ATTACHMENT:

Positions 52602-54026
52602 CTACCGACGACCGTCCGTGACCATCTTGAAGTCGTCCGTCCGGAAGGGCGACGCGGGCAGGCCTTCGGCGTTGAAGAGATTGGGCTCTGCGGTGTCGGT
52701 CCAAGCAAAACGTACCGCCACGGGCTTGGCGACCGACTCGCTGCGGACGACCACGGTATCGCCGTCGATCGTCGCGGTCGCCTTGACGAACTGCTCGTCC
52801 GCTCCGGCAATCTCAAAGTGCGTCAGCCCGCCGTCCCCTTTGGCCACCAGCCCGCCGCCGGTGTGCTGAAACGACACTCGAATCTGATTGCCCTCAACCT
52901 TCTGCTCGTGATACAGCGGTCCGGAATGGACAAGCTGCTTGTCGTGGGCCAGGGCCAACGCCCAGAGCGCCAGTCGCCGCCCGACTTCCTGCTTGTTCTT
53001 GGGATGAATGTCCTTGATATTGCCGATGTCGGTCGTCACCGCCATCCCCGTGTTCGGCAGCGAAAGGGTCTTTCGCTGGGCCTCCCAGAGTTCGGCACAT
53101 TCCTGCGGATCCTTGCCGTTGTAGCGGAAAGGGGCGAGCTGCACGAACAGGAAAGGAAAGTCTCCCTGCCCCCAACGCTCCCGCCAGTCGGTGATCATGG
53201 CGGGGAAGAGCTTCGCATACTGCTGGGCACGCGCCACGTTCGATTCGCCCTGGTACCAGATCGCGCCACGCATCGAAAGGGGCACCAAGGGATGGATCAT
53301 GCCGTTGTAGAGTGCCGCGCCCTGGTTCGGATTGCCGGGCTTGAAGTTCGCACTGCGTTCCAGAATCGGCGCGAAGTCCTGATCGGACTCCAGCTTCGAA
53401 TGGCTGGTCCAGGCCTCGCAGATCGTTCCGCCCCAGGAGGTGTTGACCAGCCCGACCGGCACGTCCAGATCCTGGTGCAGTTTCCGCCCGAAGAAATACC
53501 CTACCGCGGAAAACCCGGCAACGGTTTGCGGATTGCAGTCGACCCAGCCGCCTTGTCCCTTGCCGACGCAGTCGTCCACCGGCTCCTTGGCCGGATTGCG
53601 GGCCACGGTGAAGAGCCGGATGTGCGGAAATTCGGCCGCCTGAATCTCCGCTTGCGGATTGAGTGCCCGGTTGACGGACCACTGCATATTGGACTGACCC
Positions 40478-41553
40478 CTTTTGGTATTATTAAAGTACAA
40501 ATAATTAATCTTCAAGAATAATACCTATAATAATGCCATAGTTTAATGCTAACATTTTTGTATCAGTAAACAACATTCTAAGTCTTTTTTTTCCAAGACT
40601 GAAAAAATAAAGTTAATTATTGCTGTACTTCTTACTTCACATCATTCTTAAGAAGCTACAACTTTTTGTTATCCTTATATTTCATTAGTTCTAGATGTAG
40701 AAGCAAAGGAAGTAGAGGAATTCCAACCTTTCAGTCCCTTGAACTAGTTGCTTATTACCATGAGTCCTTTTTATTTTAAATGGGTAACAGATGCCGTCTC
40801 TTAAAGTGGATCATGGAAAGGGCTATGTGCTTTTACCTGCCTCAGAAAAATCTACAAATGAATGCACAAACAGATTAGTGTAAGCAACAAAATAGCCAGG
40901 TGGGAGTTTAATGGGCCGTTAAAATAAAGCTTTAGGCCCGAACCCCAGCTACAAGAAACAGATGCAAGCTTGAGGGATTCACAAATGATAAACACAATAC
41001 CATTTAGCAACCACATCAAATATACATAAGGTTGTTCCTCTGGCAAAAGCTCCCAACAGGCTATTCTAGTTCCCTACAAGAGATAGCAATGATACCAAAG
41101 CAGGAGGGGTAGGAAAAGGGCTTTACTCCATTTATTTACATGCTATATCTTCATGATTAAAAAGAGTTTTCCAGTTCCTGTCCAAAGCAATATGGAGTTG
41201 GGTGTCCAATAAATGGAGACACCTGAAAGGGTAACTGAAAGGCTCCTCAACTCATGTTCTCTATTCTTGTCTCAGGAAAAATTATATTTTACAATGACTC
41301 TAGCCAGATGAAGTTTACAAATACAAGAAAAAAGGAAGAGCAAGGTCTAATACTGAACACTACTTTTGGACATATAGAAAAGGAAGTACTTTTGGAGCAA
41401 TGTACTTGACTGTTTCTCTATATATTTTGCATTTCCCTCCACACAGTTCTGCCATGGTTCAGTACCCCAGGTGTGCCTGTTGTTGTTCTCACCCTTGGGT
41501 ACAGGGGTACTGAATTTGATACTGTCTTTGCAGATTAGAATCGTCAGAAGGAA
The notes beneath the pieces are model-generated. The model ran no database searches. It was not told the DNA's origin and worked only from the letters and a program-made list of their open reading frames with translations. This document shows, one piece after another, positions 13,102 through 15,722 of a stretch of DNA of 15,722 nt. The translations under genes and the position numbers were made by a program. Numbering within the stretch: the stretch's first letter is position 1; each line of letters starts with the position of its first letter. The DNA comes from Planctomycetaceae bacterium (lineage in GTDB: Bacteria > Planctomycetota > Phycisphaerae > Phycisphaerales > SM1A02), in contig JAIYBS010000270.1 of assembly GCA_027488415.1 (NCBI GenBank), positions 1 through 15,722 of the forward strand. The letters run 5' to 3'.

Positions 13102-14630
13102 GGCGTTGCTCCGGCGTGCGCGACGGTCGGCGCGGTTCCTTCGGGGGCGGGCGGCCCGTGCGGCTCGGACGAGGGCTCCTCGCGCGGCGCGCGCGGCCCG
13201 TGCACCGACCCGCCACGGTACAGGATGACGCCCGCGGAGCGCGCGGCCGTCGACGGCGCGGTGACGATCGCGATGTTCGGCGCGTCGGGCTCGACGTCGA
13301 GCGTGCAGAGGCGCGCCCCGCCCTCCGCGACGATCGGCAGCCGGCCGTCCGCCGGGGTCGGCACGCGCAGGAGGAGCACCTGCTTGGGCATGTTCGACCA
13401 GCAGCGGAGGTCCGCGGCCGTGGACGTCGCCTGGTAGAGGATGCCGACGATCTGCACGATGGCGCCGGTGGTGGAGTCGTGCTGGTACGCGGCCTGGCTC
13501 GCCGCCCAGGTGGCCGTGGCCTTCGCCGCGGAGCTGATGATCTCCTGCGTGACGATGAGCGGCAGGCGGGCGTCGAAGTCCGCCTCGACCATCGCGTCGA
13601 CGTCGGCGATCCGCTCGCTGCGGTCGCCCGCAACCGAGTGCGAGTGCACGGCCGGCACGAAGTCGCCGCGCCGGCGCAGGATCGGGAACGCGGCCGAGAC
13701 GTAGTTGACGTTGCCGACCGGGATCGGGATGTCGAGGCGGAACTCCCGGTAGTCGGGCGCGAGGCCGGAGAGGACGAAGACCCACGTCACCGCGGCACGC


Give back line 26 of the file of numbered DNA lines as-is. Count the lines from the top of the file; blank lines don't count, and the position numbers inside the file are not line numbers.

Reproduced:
The notes beneath the pieces are model-generated. The model ran no database searches. It was not told the DNA's origin and worked only from the letters and a program-made list of their open reading frames with translations. This document shows, one piece after another, positions 13,102 through 15,722 of a stretch of DNA of 15,722 nt. The translations under genes and the position numbers were made by a program. Numbering within the stretch: the stretch's first letter is position 1; each line of letters starts with the position of its first letter. The DNA comes from Planctomycetaceae bacterium (lineage in GTDB: Bacteria > Planctomycetota > Phycisphaerae > Phycisphaerales > SM1A02), in contig JAIYBS010000270.1 of assembly GCA_027488415.1 (NCBI GenBank), positions 1 through 15,722 of the forward strand. The letters run 5' to 3'.